Suspect in McGregor killings released from hospital, booked into county jail
Nicolas Jaimes-Hernandez now charged with capital murder
McGREGOR, Texas (KWTX) - Nicolas Jaimes-Hernandez, the suspect in the killing of his wife, two stepchildren and two neighbors in McGregor, was released from Baylor Scott & White Hillscrest on Monday, Oct. 17, and booked into the McLennan County Jail.
Records obtained by KWTX reveal the suspect’s 8-year-old son witnessed his father shoot and kill Monica Delgado Aviles and her two teenage children on Sept. 28 and told investigators Jaimes-Hernandez was still holding the silver pistol when the boy woke up the next morning.
Texas Ranger Jim Hatfield Jr., lead investigator in last month’s shocking incidents that left five dead in McGregor, obtained arrest warrants on Wednesday, Oct. 12, that charged Jaimes-Hernandez with two counts of capital murder.
Jaimes-Hernandez, 35, a native of Mexico, was shot by McGregor police officers on Sept. 29 and has injuries that authorities have said left him paralyzed.
One capital murder warrant charges Jaimes-Hernandez in the shooting deaths of the 38-year-old Aviles, with whom Jaimes-Hernandez was living on South Monroe; and Aviles’ children, Miguel Avila, 15, and Natalie Avila, 14.
The second warrant charges him in the shooting deaths of Lori Aviles and her 20-year-old daughter, Natalie, who lived next door.
Defendants can be charged with capital murder, which carries a potential death sentence, if they are suspected of killing more than one person during the same criminal transaction.
According to the arrest affidavits, Jaimes-Hernandez’s three children, ages, 8, 6 and 4, were in the home the night of Sept. 28 and their father told them to go to bed. The three children were interviewed after the incident at the Advocacy Center for Crime Victims and Children and the older boy told interviewers that he saw his father walking around the house with a gun.
The boy said, “he saw suspect holding a gun and shoot his mother, sister and brother,” the affidavit alleges. The boy “advised suspect shot (Miguel Avila) while he was in his bed in the front room, suspect shot (Natalie Avila) in his little sister’s room and shot his mother in her room.”
Jaimes-Hernandez told his younger two children to go into a closet, according to the affidavit.
“They were told to go to bed, and suspect was still holding the gun when they woke up the next morning,” the affidavit states. The boy “stated suspect kept walking around to check each room as he held the gun.”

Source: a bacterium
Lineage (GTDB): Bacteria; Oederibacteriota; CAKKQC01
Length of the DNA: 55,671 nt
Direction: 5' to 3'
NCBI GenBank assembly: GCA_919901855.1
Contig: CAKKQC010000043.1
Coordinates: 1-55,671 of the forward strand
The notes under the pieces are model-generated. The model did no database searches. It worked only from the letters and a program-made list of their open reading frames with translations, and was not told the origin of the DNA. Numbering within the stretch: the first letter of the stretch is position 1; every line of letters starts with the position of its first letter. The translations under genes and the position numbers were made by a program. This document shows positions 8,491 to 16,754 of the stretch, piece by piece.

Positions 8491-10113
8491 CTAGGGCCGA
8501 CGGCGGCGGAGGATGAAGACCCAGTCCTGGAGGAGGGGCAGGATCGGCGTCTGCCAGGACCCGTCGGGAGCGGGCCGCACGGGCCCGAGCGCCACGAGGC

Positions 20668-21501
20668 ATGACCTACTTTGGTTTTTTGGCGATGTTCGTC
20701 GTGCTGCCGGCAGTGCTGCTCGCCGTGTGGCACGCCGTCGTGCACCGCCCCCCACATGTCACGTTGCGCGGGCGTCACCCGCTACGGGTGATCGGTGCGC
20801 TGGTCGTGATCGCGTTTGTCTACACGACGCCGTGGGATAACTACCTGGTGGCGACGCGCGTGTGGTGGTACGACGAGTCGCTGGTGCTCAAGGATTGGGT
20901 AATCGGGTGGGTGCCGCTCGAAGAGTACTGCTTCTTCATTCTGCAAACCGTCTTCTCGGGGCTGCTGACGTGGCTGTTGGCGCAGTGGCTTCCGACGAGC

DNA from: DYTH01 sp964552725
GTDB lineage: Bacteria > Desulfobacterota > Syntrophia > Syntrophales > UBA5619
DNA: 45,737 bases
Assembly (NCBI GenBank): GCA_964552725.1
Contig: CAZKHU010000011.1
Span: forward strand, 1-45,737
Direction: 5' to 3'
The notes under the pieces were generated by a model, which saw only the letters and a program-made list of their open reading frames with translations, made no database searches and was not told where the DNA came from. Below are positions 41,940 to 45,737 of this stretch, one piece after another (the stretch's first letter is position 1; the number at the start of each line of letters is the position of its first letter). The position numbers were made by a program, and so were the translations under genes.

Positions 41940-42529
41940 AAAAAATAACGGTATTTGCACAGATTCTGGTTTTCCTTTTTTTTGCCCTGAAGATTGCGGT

The next morning, McGregor officers responded to reports of shots fired in the 900 block of South Monroe. McGregor police Sgt. Jason Grochowski saw a gray truck driven by Jaimes-Hernandez drive away and he and other officers tried to stop the vehicle. Jaimes-Hernandez stopped a block away and Grochowski saw him shoot twice out of the passenger-side window at a man standing on a second-floor balcony, the affidavit states.
“McGregor Police Officers shot suspect and took him into custody,” the affidavit states. “Suspect had in his possession a silver/gray, 9mm handgun and ammunition. Suspect was taken to the hospital for treatment.”
While officers were providing emergency medical assistance to Jaimes-Hernandez, they were directed to 901 S. Monroe, where they found Lori Aviles dead outside the residence and discovered Natalie Aviles inside the home, according to the affidavit.
Lori Aviles’ two sons, both McGregor High School students, went to school just minutes before the shooting erupted, officials have said.
Hatfield said he tried to talk to Jaimes-Hernandez at the hospital. “However, suspect did not voluntarily waive his rights,” the affidavit states.
Child Protective Services officials are seeking to terminate Jaimes-Hernandez’s parental rights to his three children. However, the court filings are not available because Nikki Mundkowsky, CPS specialty court judge, ordered the file sealed in the case.
KWTX asked her to unseal the documents on Thursday. She declined, saying she believes she is acting in the best interest of the children by sealing the court records.
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